Phytotherapeutic agents or phytomedicines are standardized herbal preparations consisting of complex mixtures of one or more plants, which are used in most countries for the management of various diseases. According to the WHO definition, herbal drugs contain as active ingredients plant parts or plant materials in the crude or processed state plus certain excipients, that is, solvents, diluents, or preservatives. Usually, the active principles responsible for their pharmacological action are unknown. One basic characteristic of phytotherapeutic agents is the fact that they normally do not possess an immediate or strong pharmacological action. For this reason, phytotherapeutic agents are not used for emergency treatment. Other characteristics of herbal medicines are their wide therapeutic use and great acceptance by the population. In contrast to modern medicines, herbal medicines are frequently used to treat chronic diseases. Combinations with chemically defined active substances or isolated constituents are not considered to be herbal medicines.
Table 1 Herbal Drug Approval Rules in Different Countries
Argentina The Herboristerías are authorized for sale as plant drugs but not as mixtures. Mixtures of plant drugs are controlled (Law No. 16.463). In
1993, a Ministry of Health regulation determined the obligatory registration of medicinal herbs. The Argentinian National Pharmacopeia established control over the existence of crude extracts, extracts, or fractions of complex chemical composition, and pure active principles. About 889 monographs exist in Argentina. About 56 describe crude drugs alone and 33 describe extracts or fractions. However, there is lack of control of raw materials, lack of control over the wild plants, lack of scientific criteria for the collection of plants, and lack of control over methods of drying, conservation, or grinding.
Australia The Australian Parliament established the Working Party on Natural and Nutritional Supplements to review the quality, safety, efficacy, and labeling of herbal and related products (Therapeutic Good Act, 1990). The act provides: "that traditional claims for herbal remedies be allowed, providing general advertising requirements are complied with and providing such claims are justified by literature references."
Brazil In 1994, the Ministry of Health created a commission to evaluate the situation of phytotherapeutic agents in Brazil. The commission proposed a directive based mainly on German and French regulations and on WHO guidelines for herbal drugs. In 1995, "Directive Number 6" established the legal requirement for the registration of herbal drugs and defined the phytopharmaceutical product as "a processed drug containing as active ingredients exclusively plant material and/or plant drug preparations. They are intended to treat, cure, alleviate, prevent, and diagnose diseases." Poor enforcement of ill-defined laws.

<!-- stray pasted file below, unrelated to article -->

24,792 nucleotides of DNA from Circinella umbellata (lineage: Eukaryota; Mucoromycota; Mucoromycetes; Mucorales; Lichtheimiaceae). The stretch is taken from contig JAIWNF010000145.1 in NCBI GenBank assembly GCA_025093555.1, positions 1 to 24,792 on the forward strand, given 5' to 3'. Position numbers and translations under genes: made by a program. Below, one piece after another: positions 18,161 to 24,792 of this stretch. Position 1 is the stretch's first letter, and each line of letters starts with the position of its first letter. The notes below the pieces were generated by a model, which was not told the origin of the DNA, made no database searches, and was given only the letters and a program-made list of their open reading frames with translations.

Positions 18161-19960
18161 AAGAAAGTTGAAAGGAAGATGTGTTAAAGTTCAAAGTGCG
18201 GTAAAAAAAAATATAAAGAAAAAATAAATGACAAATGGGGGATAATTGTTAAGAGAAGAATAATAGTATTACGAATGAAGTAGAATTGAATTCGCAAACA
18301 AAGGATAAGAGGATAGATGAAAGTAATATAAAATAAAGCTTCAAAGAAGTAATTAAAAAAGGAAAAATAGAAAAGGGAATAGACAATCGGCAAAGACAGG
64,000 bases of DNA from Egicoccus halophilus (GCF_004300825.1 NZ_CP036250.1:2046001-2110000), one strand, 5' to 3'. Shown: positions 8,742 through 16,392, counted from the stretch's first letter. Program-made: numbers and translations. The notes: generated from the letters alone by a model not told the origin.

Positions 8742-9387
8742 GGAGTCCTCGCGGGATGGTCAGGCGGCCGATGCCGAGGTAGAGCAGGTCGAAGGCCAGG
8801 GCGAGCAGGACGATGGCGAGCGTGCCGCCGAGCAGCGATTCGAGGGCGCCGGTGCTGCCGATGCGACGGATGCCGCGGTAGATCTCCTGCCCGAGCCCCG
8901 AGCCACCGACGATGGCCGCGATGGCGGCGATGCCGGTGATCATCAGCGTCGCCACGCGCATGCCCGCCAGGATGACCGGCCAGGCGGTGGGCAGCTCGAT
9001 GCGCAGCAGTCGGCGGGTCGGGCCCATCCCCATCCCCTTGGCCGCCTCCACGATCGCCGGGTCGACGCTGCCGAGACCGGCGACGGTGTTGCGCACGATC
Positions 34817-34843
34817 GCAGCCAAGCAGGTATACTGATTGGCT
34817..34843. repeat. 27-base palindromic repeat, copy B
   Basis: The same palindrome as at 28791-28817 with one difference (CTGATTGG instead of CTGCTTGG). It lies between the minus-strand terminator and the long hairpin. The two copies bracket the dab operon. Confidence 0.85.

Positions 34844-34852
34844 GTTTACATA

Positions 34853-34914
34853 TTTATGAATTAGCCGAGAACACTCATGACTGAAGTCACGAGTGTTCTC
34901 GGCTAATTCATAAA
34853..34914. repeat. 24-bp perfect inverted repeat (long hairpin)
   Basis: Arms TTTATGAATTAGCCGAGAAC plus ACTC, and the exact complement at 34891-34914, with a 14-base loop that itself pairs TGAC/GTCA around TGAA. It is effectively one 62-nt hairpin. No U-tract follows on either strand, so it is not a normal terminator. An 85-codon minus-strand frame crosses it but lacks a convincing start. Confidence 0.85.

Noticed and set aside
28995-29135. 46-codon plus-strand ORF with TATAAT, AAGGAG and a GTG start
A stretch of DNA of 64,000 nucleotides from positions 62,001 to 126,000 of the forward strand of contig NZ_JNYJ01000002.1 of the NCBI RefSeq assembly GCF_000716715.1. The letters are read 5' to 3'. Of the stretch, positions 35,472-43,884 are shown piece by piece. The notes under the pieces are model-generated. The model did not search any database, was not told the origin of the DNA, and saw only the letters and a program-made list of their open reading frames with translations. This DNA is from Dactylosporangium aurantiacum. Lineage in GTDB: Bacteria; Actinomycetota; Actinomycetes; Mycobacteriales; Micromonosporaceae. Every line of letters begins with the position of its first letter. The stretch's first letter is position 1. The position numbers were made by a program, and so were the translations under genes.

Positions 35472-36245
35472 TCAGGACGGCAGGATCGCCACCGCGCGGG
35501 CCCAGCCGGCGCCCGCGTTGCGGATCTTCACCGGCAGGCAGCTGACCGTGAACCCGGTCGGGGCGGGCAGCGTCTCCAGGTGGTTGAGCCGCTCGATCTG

Canada In 1986, the Canadian HPB constituted a special committee (three pharmacists, two herbalists, one nutritionist, and one physician) and classified herbal drugs as "Folk Medicine." The regulation is based on traditional uses, as long as the claim is validated by scientific studies. In 1990, the HPB listed 64 herbs that were considered to be unsafe. In 1992, the HPB submitted a regulatory proposal to the Canadian Parliament and listed another 64 herbs that were considered to be adulterants. The Canadian regulatory system is consistent with the WHO guidelines for the assessment of herbal medicines.
Chile In 1992, the Unidad de Medicina Tradicional was established with the objective of incorporating traditional medicine with proven efficacy into health programs (Law No. 19.253, October 1993). Directive No. 435/81 defined herbal drugs with therapeutic indication claims and/or dosage recommendations as being drugs, restricted for sale in pharmacies and drug stores. Registration for marketing authorization is needed for herbal products. Natural products are legally differentiated as follows: (/) drugs intended to cure, alleviate, or prevent disease; (//) food products for medicinal use and with therapeutic properties; and (/'//) food products for nutritional purposes.
China In China, until 1984 there was virtually no regulation of pharmaceuticals or herbal preparations. In 1984, the People's Republic implemented the Drug Administration Law, which said that traditional herbal preparations were generally considered "old drugs" and, except for new uses, were exempt from testing for efficacy or side effects. The Chinese Ministry of Public Health would oversee the administration of new herbal products.
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